A series of high-end visualization, simulation and imaging workstations produced by Silicon Graphics between 2004 and 2007, replacing the SGI Octane. These were the last MIPS workstations produced by SGI, and the last desktop or deskside machines to use the IRIX OS. SGI stopped offering new Tezro systems for sale in December 2006, and shipped the last ones by March 2007.


  • Production dates: 2004-2007. End of the line for SGI MIPS workstations.
  • Application architecture: MIPS4
  • Processor: 1, 2 or 4 MIPS R16000 64-bit processors, 600, 700, 800 or 1000MHz. Desktop units support 2 CPUs, rackmount variants can take 4.
  • RAM: 8 DIMMs (desktop) or 16 DIMMs (rackmount). 16GB of RAM max in desktop variants, 32GB for rackmounts.
  • Graphics: Integrated VPro graphics, V12 variant. Supports 48-bit color with 16-bit Z-buffer and stencil buffer.
  • Hard Drives: 2 bays for Ultra320 SCSI disks. 18, 36, 73, 146 and 300GB capacities available, larger disks supported.
  • Audio capabilities: 24-bit, 96000kHz professional audio system. Analog output, digital AES and ADAT output. (desktop version only) PCI audio available in rackmount versions.
  • Expansion:
    • 1 5 1/4" drive bay for a single DVD-ROM in desktop versions. Slimline bay in rackmounts.
    • 7 PCI-X expansion slots, 64-bit, 133MHz.
  • External ports:
    • 4 USB 1.1 ports
    • 2 (desktop) or 4 (rackmount) RS422 high-speed serial ports, DB25 female (460kbps maximum)
    • 1 RJ45 Gigabit Ethernet port
    • 1 68 pin Ultra320 SCSI port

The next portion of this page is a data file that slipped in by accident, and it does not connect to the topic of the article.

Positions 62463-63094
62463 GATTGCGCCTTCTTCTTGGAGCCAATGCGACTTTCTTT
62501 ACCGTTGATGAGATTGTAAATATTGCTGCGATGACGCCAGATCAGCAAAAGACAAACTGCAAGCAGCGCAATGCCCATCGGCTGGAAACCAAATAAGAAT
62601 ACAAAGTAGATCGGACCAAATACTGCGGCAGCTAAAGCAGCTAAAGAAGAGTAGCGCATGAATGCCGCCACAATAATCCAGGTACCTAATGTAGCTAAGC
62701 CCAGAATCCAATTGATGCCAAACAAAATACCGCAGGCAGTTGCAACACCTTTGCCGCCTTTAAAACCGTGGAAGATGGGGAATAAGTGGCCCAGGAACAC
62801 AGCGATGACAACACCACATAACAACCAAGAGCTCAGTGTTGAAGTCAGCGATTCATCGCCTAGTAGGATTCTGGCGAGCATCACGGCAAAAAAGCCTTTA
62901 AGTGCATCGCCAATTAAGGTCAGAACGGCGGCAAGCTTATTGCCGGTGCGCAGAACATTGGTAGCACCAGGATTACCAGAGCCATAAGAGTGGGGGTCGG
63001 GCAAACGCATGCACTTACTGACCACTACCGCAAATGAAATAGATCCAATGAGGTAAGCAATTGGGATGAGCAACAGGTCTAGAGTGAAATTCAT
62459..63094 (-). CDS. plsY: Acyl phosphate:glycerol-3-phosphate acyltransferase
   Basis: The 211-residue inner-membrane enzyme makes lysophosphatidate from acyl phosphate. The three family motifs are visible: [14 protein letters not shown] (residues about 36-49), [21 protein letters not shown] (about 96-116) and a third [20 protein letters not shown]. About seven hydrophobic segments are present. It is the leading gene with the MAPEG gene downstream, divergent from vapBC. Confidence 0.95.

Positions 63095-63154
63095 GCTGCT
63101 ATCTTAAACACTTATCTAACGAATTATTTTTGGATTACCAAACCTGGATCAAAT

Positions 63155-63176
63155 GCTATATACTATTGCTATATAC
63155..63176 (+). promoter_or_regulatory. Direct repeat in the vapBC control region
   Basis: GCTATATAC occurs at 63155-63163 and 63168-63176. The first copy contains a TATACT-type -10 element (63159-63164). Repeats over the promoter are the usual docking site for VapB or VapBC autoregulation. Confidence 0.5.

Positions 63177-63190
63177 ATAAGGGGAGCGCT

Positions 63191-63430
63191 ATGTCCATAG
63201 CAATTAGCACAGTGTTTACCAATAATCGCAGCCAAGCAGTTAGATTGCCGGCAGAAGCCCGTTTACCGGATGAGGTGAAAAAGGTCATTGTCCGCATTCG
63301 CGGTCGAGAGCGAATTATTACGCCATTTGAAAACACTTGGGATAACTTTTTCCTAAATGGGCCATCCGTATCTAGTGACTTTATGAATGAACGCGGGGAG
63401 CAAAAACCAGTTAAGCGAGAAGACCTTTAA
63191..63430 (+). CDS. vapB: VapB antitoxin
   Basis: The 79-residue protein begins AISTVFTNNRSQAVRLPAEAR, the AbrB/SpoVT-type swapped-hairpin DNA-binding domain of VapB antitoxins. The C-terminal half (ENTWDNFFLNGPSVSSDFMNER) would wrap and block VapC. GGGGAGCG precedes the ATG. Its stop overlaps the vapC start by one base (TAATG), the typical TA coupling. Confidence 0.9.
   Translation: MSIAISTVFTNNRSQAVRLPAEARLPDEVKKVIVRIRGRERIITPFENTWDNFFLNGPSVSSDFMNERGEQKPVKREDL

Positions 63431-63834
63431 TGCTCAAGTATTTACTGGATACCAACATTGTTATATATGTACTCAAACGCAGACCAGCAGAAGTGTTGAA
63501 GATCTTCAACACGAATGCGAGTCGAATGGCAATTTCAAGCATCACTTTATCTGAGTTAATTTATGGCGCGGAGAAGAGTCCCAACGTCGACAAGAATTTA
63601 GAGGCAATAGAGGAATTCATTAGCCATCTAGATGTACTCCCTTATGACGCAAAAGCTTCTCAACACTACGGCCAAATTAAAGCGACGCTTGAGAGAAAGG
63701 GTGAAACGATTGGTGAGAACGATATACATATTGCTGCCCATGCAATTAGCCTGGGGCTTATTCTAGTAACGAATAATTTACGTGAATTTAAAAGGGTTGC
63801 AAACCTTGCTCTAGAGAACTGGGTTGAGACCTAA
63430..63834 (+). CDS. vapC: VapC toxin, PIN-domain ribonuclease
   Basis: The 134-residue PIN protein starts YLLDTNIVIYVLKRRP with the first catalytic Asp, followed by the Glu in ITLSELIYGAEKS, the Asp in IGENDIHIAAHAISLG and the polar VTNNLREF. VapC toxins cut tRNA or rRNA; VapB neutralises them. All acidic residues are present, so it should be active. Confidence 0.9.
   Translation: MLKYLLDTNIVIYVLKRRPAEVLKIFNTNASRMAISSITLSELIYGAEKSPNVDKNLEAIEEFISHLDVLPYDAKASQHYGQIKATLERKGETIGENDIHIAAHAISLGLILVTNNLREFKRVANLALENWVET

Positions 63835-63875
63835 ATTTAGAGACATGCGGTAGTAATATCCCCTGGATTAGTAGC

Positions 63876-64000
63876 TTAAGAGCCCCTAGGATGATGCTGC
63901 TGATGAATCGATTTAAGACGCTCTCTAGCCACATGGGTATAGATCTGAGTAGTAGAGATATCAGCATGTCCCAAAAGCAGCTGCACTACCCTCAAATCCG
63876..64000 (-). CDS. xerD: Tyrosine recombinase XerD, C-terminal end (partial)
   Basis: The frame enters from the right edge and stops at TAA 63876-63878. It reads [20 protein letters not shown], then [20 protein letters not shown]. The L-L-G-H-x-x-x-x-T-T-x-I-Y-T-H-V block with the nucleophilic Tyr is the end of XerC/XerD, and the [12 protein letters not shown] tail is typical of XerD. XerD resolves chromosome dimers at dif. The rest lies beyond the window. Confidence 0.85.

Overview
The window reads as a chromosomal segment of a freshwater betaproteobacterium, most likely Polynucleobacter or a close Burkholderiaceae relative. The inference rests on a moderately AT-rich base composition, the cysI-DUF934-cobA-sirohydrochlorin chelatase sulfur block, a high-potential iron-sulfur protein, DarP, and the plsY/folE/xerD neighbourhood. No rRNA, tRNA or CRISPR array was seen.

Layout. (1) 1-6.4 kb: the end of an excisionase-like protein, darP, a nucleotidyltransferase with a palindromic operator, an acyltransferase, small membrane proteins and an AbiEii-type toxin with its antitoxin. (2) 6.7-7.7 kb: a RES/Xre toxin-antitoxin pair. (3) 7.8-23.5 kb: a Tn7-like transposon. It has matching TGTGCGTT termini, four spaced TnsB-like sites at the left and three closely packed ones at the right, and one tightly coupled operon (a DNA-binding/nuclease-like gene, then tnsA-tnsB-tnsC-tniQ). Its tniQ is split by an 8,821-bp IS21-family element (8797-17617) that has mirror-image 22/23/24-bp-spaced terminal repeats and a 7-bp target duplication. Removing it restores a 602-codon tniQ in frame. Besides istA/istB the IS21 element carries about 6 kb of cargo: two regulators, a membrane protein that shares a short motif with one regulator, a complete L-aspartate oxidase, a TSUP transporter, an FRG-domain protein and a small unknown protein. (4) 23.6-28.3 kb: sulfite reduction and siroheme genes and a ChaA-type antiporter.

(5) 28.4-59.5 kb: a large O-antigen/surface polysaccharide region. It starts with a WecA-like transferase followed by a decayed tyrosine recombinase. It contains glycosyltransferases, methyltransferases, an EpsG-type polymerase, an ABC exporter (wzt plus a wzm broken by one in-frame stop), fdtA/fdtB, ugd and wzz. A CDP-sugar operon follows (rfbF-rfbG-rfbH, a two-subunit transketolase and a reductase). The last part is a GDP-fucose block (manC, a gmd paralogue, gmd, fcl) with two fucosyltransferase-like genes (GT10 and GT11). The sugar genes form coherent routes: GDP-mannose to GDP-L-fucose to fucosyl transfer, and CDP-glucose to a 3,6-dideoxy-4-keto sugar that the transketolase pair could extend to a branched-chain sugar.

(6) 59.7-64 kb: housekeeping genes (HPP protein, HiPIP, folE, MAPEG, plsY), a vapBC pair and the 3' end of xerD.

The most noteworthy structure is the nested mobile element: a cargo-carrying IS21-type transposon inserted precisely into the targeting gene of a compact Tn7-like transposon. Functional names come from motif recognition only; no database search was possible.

• 13W3 video connector
    • RCA inputs and outputs for composite and component video

What the Tezro can do

This is the last in a long line of graphics and engineering workstations from SGI, which have seen use for producing movies, TV series and video games. It is the successor to the SGI Octane and Octane2, and the high-end companion to the SGI Fuel. It is capable of handling nearly any graphics task, and is the platform of choice in most of the world's biggest effects houses. Still capable of just about any task it can be put to, from desktop to virtual reality and everything in between, the Tezro is the ultimate desktop SGI workstation.

So, what operating systems can it run?

IRIX. That's it. Fortunately, IRIX is a thoroughly modern Unix with the usual array of features. It even has a few features, like process checkpoints, not found in other systems.

Finding one, and how much you should expect to pay.

The Tezro is very hard to find now that SGI is no longer selling them. A handful of them surface on the used market now and again, usually for extremely high prices. Anything under US$10000 would be considered a bargain. While most of the other SGI workstations, including the Fuel, have dropped in price enough to be within range of the collector, the Tezro is still pretty much in professionals-only territory, especially multi-processor versions.

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